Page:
Turns can make or break any race, so having REALLY fast turns is extremely important to competitive swimmers. Some swimmers, however, focus so much on spinning around QUICKLY, that they sometimes place their feet too high — or too low — on the wall. When they plant the feet too low, it’s usually because they can’t WAIT to push off and start swimming again. Indeed, planting the feet too low causes the push-off to be too shallow and they HAVE to start swimming right away. But this isn’t the most effective use of the wall and turn.
Other swimmers concentrate SO hard on getting a big, strong, LONG push-off, that they spin around too far, land their feet too high on the wall, and push off too deep. Again, this isn’t the most effective use of the wall.
Practicing turns is something that should be done at a specific time in practice, or after practice. Although you’ll have plenty of opportunity to work on turns during practice, you can focus more completely if you take a few minutes and do just turns.
Where you plant your feet on the wall is a very important aspect of having great turns, and practicing this early in your career will make proper foot placement instinctual later on.
Why Do It:
Planting your feet in the right spot on the wall allows you to drive off the wall in a direct line toward the other end. It gives you the greatest speed possible off the wall.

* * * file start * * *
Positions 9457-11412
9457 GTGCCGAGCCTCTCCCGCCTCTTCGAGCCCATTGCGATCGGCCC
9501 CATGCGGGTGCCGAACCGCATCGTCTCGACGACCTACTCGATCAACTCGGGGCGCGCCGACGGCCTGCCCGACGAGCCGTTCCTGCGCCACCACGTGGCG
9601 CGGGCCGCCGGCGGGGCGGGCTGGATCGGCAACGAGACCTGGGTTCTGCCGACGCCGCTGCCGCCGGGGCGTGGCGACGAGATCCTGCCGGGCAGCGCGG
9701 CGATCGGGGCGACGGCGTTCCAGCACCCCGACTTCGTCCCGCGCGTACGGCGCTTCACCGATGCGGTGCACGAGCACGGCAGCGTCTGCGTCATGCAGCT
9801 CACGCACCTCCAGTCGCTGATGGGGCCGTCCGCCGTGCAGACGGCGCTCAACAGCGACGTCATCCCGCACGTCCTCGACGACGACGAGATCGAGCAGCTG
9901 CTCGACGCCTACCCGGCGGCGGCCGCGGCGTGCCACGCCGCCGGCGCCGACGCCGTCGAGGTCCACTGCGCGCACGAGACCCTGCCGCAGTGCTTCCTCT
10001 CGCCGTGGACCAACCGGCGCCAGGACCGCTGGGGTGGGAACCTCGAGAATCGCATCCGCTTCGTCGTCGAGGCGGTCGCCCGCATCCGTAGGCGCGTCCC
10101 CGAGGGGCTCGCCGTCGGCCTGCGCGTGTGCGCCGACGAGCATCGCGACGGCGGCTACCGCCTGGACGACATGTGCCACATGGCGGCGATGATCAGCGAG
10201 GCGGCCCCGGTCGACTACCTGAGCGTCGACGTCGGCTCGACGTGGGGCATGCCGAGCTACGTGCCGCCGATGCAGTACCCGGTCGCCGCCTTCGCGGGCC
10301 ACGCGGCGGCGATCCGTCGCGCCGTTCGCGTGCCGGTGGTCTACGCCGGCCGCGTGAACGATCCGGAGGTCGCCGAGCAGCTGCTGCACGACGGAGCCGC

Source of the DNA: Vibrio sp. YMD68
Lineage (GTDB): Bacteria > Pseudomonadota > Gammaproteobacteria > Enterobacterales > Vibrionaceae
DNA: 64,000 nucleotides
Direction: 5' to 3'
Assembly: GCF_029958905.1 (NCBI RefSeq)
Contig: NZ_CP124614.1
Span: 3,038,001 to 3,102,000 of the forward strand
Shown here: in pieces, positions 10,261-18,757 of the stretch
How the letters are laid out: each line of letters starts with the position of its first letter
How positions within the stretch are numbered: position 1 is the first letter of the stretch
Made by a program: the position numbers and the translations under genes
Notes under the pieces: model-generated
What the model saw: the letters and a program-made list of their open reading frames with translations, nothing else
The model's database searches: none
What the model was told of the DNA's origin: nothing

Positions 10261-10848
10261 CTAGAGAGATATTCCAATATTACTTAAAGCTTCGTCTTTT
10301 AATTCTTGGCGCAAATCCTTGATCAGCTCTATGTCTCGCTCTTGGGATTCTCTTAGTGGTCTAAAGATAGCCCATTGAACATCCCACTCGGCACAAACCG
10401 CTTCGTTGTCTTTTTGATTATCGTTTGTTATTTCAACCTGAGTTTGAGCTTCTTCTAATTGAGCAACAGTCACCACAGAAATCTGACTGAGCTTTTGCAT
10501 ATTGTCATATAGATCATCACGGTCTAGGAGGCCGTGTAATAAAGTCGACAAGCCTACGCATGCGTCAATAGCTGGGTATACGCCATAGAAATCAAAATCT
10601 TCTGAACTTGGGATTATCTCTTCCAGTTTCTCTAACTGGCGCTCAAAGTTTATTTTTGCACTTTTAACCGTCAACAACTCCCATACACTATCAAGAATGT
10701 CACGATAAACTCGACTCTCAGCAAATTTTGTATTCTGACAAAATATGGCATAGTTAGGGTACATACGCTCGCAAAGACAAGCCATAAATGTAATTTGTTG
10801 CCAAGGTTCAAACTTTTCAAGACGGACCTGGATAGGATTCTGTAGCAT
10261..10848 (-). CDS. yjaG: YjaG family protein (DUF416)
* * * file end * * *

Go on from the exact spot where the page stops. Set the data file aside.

How To Do It:
1. Approach the wall in a smooth swimming fashion, or simply hang on to the wall in a face-down position.
2. Do a regular turn as fast as you can; however, when you feel your feet on the wall…
3. STOP!!! DO NOT PUSH OFF! Look back to see where your feet landed on the wall. Are they too high, or too low for a good pushoff? How will you know? After this slight hesitation to check where they are, push off and see where you go. If you head DOWN, your feet are too high. If you head UP, your feet are too low.
How To Do It Really Well (the Fine Points):
Try to spin as quickly as you can, and try not to slow down to concentrate on planting your feet perfectly when you first start this exercise. Thinking too much prior to attempting this the first few times can slow down your rotation. The goal of this drill is to get you used to perfect foot placement at the highest rates of rotation from your body.
Be aggressive as you rotate, and get your feet solidly on the wall to prepare for a solid drive off the wall. Make sure you use your eyes during this drill, because simply feeling it isn’t quite enough. Give yourself some "data" by looking at the exact spot at which your feet land on the wall.
Of course, this entire process is explained COMPLETELY on Go Swim Breaststroke Turns & Pullouts DVD